Austria's Erste rides CEE recovery to swing to profit in Jan-Sep

By bne IntelliNews November 6, 2015

bne IntelliNews -

Erste Group Bank saw the continuing economic recovery across Central and Eastern Europe push its January-September financial results back into net profit of €764.2mn, the Austrian bank announced early on November 5. The bank praised the Czech Republic, Slovakia and Romania for helping provide the bedrock of profitability, but noted a painful hit in Croatia.

The nine-month net profit at CEE's third-largest lender was in stark contrast to the €1.4bn loss recorded in the year-earlier period. The bank said the result was supported by significantly better performances in the retail and small and medium-sized enterprise (SME) segments, as well as the drastic decline of exceptional items compared with last year.

Profitability improved in all countries except Croatia, where the result deteriorated considerably due to provisions booked for the conversion of the entire Swiss franc loan portfolio to euro required by legislation.

Total assets increased by 2.5% compared with the end of last year to €201bn, driven mainly by the revival in lending. Net lending to customers advanced 3.1% compared with the end of 2014 to €124.5bn, supported by an increase of 7.5% of loans to large corporates, 3.7% to SMEs and 2.9% to households and micros.

Risk costs declined substantially in the first nine months of 2015, by 67.6% compared with the same period in 2014 to €518.4mn, reflecting improvement in asset quality and a decrease in provisions registered in Romania and Hungary. Moreover, customer deposits increased by 2.3% in the first nine months to €125.4bn, demonstrating Erste’s strong deposit-gathering capabilities and supporting the group’s financial independence. The loan/deposit ratio remained steady at 99.3%.

"Our solid result of €764.2mn for the first nine months of 2015 was driven by several positive developments: better than expected loan growth of 3.1%, lower risk costs and limited one-offs compared to the previous year,” said CEO Andreas Treichl. “We are especially satisfied with the improvements in asset quality and capital levels.

Treichl noted that the non-performing loan ratio decreased to a five-year low of 7.4%, while Erste achieved a clean common equity Tier 1 ratio of 11.6%, up from 10.6% at year-end 2014. "Thus, we are already firmly on track to meet the recently increased capital requirements on a lasting basis and well ahead of the deadlines," he insisted.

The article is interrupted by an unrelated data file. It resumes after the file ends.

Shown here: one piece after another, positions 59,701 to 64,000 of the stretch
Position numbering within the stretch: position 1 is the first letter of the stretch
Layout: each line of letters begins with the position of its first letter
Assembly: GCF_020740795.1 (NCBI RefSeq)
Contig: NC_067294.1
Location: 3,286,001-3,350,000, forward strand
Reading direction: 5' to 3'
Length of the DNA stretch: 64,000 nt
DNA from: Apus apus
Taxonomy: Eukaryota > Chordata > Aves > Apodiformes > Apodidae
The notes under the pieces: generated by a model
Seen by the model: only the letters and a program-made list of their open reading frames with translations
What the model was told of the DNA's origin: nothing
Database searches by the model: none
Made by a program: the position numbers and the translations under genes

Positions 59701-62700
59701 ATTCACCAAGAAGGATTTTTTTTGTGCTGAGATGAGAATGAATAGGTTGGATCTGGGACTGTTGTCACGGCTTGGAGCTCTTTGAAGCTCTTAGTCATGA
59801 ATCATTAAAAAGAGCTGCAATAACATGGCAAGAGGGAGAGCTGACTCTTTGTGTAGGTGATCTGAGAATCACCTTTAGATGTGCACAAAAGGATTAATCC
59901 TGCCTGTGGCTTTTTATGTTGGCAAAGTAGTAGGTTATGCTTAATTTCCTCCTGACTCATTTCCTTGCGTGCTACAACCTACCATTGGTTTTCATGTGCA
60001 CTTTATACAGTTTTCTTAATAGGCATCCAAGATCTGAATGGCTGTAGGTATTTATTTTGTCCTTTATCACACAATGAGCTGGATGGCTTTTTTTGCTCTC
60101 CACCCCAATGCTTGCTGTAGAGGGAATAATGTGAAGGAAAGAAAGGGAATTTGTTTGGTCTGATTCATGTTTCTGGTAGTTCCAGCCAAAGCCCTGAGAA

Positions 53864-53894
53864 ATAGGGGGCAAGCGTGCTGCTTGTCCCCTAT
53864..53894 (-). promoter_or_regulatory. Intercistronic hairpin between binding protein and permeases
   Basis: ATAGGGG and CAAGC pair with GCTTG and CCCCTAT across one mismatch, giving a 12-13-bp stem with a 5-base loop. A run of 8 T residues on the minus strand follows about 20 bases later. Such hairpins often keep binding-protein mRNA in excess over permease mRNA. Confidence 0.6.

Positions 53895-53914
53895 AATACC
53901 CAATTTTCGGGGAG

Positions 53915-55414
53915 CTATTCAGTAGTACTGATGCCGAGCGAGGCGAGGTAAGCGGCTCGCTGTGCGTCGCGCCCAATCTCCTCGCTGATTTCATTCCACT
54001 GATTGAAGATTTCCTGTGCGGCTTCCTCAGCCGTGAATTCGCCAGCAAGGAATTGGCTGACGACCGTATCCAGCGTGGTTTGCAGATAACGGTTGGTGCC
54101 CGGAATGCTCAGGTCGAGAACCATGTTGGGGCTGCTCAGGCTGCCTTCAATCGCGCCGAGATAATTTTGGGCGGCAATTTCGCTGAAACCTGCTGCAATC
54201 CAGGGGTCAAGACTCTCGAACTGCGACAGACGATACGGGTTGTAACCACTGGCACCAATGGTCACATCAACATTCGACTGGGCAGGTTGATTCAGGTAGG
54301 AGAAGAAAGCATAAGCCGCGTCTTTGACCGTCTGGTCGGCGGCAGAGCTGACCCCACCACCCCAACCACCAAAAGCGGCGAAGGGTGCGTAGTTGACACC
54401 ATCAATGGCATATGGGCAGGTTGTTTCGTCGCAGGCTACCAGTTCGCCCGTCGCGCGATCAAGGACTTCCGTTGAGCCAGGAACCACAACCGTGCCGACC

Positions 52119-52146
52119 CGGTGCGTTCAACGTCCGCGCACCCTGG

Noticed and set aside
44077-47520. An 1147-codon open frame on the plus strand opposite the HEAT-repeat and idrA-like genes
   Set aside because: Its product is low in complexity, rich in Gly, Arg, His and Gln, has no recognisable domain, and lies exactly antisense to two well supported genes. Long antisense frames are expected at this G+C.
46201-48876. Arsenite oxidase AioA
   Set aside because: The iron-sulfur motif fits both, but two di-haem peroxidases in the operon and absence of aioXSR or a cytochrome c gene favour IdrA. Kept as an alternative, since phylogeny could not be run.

“Most of our core markets showed robust economic growth this year and our subsidiaries further improved their results, with Austria, Czech Republic and Slovakia remaining the pillars of our profitability and Romania quickly catching up. However, the forced conversion of CHF loans in Croatia triggered a negative impact of €144.9mn."

Erste expects its CEE operating environment to remain "conducive" to credit expansion, it said. Real GDP growth in 2015 is expected to be between 2% and 4% in all major CEE markets, except Croatia, driven by solid domestic demand.

The group expects loan growth in the low single digits, while risk costs guidance is set at €750-950mn. The rise from the level recorded at the end of the third quarter reflects the accounting for conversion costs on Swiss franc loans in Croatia.

Banking levies for the group are expected to total €320mn, including parallel contributions to national as well as European bank resolution and deposit insurance funds.

Related Articles

EU, US partly suspend Belarus sanctions for four months

bne IntelliNews - The Council of the European Union (EU) has suspended for four months the asset ... more

bne:Chart - CEE/CIS countries perform particularly well in World Bank's "Doing Business 2016" survey

Henry Kirby in London - Central and Eastern Europe and the Commonwealth of Independent States’ (CEE/CIS) countries performed particularly well in the World ... more

COMMENT: Once I lived the life of a millionaire…

Peter Szopo of Erste Asset Management -   No, the title of this column is not the first line of the autobiography of an erstwhile emerging markets investor – although it could be. Somebody who ... more